How to ask questions in English
Asking questions is one of the most crucial skills in a language. It can help you move a conversation forward and is a great way of encouraging native speakers to teach you new things. Knowing how to ask a question in English correctly will help you become more comfortable when speaking and writing. If you are interested in learning English, these sorts of things are good to study up on.
In English there are many different ways of asking a question. Let’s take a close look at three of the most basic types.
1. Verb fronting questions: yes or no
These questions are easily formed from simple declarative sentences in English. They mostly occur when an adjective is featured in the original declarative sentence.
Declarative: Benjamin is asleep.
Question: Is Benjamin asleep?
Answer: No, he’s awake.
These sentences are called verb fronting questions because they are formed when the main verb is brought to the front of the sentence. The words ‘Yes’ or ‘No’ will always be part of the reply in a verb fronted question.
2. Subject-auxiliary inversion questions: could, should, and do
Despite their complicated name, these questions are also very simple to make. They are built from declarative sentences that contain an auxiliary verb:
Declarative: We could go to the supermarket.
Question: Could we go to the supermarket?
Answer: Yes, of course we could.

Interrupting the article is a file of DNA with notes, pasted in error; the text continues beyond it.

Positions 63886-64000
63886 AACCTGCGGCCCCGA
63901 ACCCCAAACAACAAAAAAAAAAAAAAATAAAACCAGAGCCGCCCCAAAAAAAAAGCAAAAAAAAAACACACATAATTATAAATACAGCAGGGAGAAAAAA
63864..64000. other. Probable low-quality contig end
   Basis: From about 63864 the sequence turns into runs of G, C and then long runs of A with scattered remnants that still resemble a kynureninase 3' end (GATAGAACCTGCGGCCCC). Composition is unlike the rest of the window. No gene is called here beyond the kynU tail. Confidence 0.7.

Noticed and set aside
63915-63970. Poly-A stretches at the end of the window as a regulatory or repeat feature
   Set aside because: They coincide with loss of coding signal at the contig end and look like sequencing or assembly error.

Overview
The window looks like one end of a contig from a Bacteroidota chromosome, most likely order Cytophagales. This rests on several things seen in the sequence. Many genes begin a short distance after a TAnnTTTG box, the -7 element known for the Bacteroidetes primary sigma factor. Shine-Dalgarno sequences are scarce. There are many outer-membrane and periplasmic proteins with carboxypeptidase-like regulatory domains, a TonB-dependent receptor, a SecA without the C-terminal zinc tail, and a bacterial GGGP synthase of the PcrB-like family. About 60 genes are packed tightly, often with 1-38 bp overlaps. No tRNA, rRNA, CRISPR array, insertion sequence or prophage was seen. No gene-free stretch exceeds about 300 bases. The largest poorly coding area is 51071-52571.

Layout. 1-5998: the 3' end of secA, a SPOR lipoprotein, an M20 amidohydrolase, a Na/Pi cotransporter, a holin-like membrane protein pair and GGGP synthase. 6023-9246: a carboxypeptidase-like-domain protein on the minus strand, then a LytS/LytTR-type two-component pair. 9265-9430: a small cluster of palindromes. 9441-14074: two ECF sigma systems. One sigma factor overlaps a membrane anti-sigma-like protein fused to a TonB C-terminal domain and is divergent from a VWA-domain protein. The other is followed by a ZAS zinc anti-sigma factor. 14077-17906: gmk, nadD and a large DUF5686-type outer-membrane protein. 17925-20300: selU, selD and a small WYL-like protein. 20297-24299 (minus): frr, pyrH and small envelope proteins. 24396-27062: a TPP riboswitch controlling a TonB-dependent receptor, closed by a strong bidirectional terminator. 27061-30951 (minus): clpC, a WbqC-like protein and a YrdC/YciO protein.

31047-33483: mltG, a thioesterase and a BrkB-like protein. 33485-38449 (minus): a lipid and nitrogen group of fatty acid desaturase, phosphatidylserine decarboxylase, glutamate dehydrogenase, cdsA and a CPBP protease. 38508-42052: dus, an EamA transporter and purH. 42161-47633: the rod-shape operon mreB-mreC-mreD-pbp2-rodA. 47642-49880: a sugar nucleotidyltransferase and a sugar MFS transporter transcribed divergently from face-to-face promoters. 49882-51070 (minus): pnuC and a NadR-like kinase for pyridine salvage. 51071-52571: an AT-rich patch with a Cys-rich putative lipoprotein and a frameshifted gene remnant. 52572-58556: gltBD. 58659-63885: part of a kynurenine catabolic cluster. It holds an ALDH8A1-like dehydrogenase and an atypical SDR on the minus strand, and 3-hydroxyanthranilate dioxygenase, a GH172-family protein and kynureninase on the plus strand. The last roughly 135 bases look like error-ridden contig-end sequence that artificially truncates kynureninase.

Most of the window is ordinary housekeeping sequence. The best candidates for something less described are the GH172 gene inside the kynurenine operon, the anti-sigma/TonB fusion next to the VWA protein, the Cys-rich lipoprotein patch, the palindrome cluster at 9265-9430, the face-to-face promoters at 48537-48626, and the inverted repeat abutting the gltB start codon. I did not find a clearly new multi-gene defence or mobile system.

This time, instead of bringing the main verb to the front of the sentence, we’re moving the auxiliary verb. Like last time however, these questions are usually answered with a ‘Yes’ or ‘No’.
Remember that sometimes in English, the auxiliary verb is implicit – that means that it may not be spoken in the sentence, but in grammatical terms it is still there. Check out the example below:
Declarative: I like reading.
Question: Do you like reading?
Answer: Yes, I read all the time.
The auxiliary verb ‘do’ is implicit in the sentence ‘I (do) like reading’, so it still appears when the question is formed.
3. Question word questions: who, what, when, where, why, and how
These are the most grammatically complex questions and building them requires a two-step process. First, we build a subject-auxiliary question from the declarative sentence:
Declarative: David did eat an apple.
Inversion: Did David eat an apple?
Next, we turn the object phrase of the sentence into a question word and bring it to the front of the sentence:
Question: What did David eat?
Answer: David ate an apple.
Note that in our completed question, the main verb is found at the very end of the sentence. When replying to a ‘W’ word question, the auxiliary verb is usually not needed and the main verb carries the sentence tense.
Take a look below for some more examples:
Declarative: Barbara did go to the bank.
Question: Where did Barbara go?
Answer: Barbara went to the bank.
Finally, when writing in English, remember to always finish your question with a ‘?’ question mark. Otherwise your reader might not realize that you’re asking a question!
Unlike some languages, there is no space between the final word and the question mark.
Have fun exploring all the different types of question formation in English. There are many complicated ways of asking a question, but now you know the basics you can always ask someone…
“What does this mean?”